Blueberry Syrup

1 lb frozen blueberries
½ cup sugar
2 Tb lemon juice

  1. Heat all ingredients to boiling in a pan
  2. Cover with lid and remove from heat, let cool a little
  3. Liquefy in a blender
  4. Pour over pancakes

Wednesday, June 5, 2013

Meal Rotation System: Ground Beef Day

This is Day 11 of the Meal Rotation System: a pattern of meal planning where you go down a list of meal groups each month, picking one from the group for each day, and rotate through the list when you're finished. Read more about how the Meal Rotation System works.

This day is dedicated to the ever-versatile ground beef. You can include in this group hamburgers, meatloaf, meatballs (with or without spaghetti), and meatball sandwiches. (Click on the links for some excellent recipes from

Meatballs are easy to freeze and reheat in the oven. I recommend making the meatballs bland when you freeze them so that you can add any sauce you want later. 

Some of you might hesitate dedicating a whole day to ground beef because it's high in saturated fat. Personally, I think this anti fast-food hype has given the hamburger a bad rap. Only 4 ounces of lean ground beef has 30 grams of protein, which is more than half of your daily protein requirement. That's reason enough for me to make it a part of my family's meal system. Instead of removing certain foods from my diet, I prefer to have a variety of foods so I get all kinds of different nutrients in different quantities.

Tuesday, June 4, 2013

Meal Rotation System: Italian Sausage with Bell Peppers

This is Day 10 of the Meal Rotation System: a pattern of meal planning where you go down a list of meal groups each month, picking one from the group for each day, and rotate through the list when you're finished. Read more about how the Meal Rotation System works.

This meal is unlike anything else I've ever had, and it is amazing. It's one of those meals where all the flavors are in such perfect balance that you pretty much have to follow the recipe exactly. Usually I make enough leftovers of each dish to eat until we get sick of it, but my husband and I are always sad when there's not more italian sausages with bell peppers in the fridge.

Italian Sausage with Bell Peppers

1 pkg Italian sausage links
Olive oil
1 large onion
1 green bell pepper
1 red or yellow bell pepper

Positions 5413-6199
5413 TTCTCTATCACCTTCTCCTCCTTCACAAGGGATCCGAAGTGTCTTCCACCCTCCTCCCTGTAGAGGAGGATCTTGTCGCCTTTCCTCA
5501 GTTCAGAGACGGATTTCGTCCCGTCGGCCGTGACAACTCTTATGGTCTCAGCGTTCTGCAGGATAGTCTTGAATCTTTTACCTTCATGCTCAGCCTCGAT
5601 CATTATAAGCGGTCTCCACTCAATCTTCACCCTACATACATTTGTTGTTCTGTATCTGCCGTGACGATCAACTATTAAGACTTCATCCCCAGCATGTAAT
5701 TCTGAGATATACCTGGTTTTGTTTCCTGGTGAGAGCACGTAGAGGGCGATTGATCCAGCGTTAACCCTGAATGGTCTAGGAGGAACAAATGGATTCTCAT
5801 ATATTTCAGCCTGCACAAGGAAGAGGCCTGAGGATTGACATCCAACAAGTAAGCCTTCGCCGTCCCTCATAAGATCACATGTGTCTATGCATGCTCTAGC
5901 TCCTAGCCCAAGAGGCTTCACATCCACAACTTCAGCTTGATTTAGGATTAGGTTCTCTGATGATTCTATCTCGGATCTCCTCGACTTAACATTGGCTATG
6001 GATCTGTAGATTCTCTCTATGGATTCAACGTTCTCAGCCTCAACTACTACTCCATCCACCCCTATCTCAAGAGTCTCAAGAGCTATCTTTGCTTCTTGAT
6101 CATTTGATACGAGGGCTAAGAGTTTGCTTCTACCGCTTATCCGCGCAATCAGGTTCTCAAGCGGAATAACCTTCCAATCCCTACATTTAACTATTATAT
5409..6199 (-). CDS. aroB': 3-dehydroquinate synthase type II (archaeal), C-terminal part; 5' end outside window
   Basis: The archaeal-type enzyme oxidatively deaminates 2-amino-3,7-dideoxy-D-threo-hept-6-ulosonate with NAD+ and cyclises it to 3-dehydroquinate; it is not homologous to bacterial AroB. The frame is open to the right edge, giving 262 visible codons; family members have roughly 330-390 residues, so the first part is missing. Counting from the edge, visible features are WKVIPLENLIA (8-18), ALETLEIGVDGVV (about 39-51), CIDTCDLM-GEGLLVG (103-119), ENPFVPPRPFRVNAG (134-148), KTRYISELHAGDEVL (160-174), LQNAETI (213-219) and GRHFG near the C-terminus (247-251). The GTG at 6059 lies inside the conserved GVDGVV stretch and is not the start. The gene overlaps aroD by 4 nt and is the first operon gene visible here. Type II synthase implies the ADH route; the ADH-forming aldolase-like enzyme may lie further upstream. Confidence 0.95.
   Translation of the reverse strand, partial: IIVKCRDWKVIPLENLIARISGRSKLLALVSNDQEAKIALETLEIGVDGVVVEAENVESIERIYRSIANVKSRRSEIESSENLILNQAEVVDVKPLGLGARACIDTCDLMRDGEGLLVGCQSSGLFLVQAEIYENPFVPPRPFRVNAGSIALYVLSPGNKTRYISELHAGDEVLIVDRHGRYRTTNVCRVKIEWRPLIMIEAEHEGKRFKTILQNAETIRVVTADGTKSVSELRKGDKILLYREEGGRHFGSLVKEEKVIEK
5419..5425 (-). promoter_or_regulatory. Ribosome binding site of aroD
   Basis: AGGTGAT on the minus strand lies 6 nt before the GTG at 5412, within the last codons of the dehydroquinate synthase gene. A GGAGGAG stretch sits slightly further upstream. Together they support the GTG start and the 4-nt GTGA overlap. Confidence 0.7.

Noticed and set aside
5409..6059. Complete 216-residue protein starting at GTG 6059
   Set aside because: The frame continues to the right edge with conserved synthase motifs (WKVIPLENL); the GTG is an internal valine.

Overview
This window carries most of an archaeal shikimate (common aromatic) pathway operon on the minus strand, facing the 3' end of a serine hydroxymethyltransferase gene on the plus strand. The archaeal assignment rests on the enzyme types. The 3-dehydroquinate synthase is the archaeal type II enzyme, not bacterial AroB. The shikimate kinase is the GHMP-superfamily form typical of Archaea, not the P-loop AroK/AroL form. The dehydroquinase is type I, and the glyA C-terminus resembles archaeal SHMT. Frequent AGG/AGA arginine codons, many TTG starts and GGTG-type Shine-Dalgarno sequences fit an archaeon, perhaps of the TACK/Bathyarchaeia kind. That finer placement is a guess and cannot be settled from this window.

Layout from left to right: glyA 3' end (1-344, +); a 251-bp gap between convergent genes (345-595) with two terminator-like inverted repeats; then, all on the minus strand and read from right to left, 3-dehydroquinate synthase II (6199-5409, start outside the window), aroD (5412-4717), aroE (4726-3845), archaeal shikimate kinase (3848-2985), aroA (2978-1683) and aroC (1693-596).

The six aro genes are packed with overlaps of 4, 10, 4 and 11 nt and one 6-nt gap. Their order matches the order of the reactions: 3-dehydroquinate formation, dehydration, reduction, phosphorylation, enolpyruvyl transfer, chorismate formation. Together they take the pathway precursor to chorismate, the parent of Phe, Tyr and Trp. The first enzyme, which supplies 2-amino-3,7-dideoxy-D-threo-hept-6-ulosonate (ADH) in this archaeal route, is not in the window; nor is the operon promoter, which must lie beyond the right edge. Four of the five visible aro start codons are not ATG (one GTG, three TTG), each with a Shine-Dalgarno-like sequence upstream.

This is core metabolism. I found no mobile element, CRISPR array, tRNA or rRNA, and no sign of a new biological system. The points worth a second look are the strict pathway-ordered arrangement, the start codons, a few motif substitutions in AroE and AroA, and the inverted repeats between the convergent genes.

Salt and pepper
1 tbs tomato paste
2 tsp chopped garlic
½ cup marsala cooking wine
½ cup fresh basil
½ tsp oregano
1 can diced tomatoes

  1. Coat bottom of skillet with olive oil. Heat over medium.
  2. Add sausages. Brown on both sides, remove from pan and set aside.
  3. While its browning, thinly slice onion and peppers. After removing sausages from pan, add vegetables, sprinkle with salt and pepper, and sauté.
  4. When translucent, add tomato paste, and stir until paste is distributed evenly. Add garlic, wine, and basil. Simmer about 10 minutes.
  5. Add oregano and tomatoes, mix well. Slice sausages and add to pan. Cover and simmer 20 minutes. Remove lid and cook down, about 10 minutes. Serve in bowl or on Italian rolls.

Saturday, June 1, 2013

Meal Rotation System: Hawaiian Haystacks

This is Day 9 of the Meal Rotation System: a pattern of meal planning where you go down a list of meal groups each month, picking one from the group for each day, and rotate through the list when you're finished. Read more about how the Meal Rotation System works.

I don't know why they call it "Hawaiian Haystacks," but whatever the reason, this crock pot recipe is always a popular hit. Since you can put whatever toppings on it you want, it's fun to do for parties or big gatherings.

Possible toppings: Chinese noodles, cheddar cheese, onions, green onions, bell peppers, tomatoes, celery, olives, and pineapple.

Hawaiian Haystacks

10-12 chicken tenders, cut into chunks or 2-3 chicken breasts
1 cup chicken broth
2 cans (10 3/4 oz) cream of chicken soup
1 can (12 oz) evap milk
6 cups of cooked rice

1. Place all ingredients except rice in crock pot
2. Cook on high 3-4 hrs or on low 6-8
3. Serve over rice and add toppings